Rose Parade

Are you ready for some football? Or are you more a marching band kind of fan?

Bowl season isn't just about football, it's about parades – or at least some of the games are. Of the 40 bowl games that will be played in December and January, seven feature parades as complements – or in the case of the Rose Parade, the other way around – to the gridiron. The most famous of the parades is the aforementioned Rose Parade, but the Citrus Parade features floats made of, yep, you guessed it, citrus products, while the Holiday Bowl Parade is reminiscent of the Macy's Thanksgiving Day Parade, with giant balloon characters floating alongside the harbor.

Among the bowls featuring parades are the two hosting this year's College Football Playoff semifinal games – the Peach Bowl in Orlando and the Fiesta Bowl in Phoenix. So, if you need a break from football, go see a parade. All are free (though grandstand seating can be had for a fee). Below is a look at all seven parades, in order of date of the bowl game.

Port Of San Diego Holiday Bowl Parade Port Of San Diego Holiday Bowl Parade

Billed as "America's Largest Balloon Parade," it features 20 absolutely gigantic balloons, wrangled by teams of volunteers alongside the picturesque setting San Diego's harbor. Mother Goose and Garfield are among the balloons that appear annually, but the parade evolves and also features marching bands and dance troupes. Grandstand tickets are available for $20, but even with 100,000 spectators annually, there are plenty of spots available free along the route, particularly right at the harbor. The parade is televised locally on Channel 4.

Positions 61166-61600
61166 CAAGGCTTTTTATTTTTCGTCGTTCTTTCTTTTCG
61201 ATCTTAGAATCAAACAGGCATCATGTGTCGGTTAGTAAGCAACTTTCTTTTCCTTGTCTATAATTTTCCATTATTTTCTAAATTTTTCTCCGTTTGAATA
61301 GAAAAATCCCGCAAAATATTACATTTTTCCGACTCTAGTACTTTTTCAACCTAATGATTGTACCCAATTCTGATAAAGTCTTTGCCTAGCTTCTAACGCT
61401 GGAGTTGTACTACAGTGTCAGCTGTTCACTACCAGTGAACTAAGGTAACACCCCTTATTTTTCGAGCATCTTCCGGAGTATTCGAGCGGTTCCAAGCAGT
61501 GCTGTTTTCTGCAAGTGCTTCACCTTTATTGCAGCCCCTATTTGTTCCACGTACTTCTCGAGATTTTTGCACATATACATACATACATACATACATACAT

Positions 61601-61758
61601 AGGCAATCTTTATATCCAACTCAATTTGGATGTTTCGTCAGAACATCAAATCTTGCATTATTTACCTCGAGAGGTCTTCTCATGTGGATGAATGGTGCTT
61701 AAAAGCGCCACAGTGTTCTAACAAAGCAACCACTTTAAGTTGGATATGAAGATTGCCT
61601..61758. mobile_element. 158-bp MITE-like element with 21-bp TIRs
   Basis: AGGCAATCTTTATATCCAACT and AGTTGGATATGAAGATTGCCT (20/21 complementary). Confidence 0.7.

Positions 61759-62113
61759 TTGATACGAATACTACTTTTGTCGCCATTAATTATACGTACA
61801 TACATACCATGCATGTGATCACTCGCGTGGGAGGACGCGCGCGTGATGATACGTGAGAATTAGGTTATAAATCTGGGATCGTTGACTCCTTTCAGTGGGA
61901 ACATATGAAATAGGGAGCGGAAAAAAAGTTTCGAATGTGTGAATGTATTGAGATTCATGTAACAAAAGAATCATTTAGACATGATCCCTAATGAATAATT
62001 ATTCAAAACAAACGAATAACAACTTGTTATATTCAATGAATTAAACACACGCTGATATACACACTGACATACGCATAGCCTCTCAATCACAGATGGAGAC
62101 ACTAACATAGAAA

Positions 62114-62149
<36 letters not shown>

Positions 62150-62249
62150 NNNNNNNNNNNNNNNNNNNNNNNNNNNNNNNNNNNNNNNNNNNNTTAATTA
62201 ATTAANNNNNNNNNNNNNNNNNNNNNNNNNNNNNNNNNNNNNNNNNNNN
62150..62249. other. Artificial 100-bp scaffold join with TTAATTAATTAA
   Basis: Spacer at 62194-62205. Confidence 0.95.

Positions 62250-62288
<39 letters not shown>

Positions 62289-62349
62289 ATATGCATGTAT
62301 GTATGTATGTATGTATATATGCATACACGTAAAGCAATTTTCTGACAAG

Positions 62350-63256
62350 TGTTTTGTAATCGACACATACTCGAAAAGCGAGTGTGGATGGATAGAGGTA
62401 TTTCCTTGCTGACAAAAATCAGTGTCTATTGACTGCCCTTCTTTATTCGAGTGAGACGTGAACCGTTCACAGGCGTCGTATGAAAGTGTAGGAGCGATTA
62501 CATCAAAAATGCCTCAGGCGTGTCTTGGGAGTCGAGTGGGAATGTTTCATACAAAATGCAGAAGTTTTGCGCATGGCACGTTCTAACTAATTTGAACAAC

When/Where: December 27, 10 a.m. PT in downtown San Diego.
Football Game: Minnesota vs. Washington State, December 27, 7 p.m. ET on ESPN (Qualcomm Stadium).

Sun Bowl Parade Sun Bowl Parade

Held more than a month before the bowl game, the Sun Bowl Parade is a Thanksgiving tradition in El Paso and embraces the city's location alongside the Mexican border. The parade has 100 elements ranging from giant balloons to bands to clowns to drum and bugle teams from Mexico. The theme was for 2016 edition was "80 Years Around the World" and featured floats depicting everything from a space shuttle to a giant lion. Santa and Ronald McDonald were also in attendance.
When/Where: November 24.
Football Game: No. 18 Stanford vs. North Carolina, December 30, 2 p.m. ET on CBS (Sun Bowl Stadium).

Florida Citrus Parade Florida Citrus Parade

Among the shortest of the bowl-game parades, the Florida Citrus Parade is only 1.4 miles and makes a "U" through downtown Orlando. The colorful (and good-smelling) parade features, yep, floats made out of citrus fruit, which, like the Rose Parade, are definitely worth inspecting close-up after the parade has finished. It is stunning what float-makers can do with oranges, grapefruits, limes and lemons. Bleacher seating is available for $29 and parking is free in most spots. The parade is televised in 100 markets across the U.S.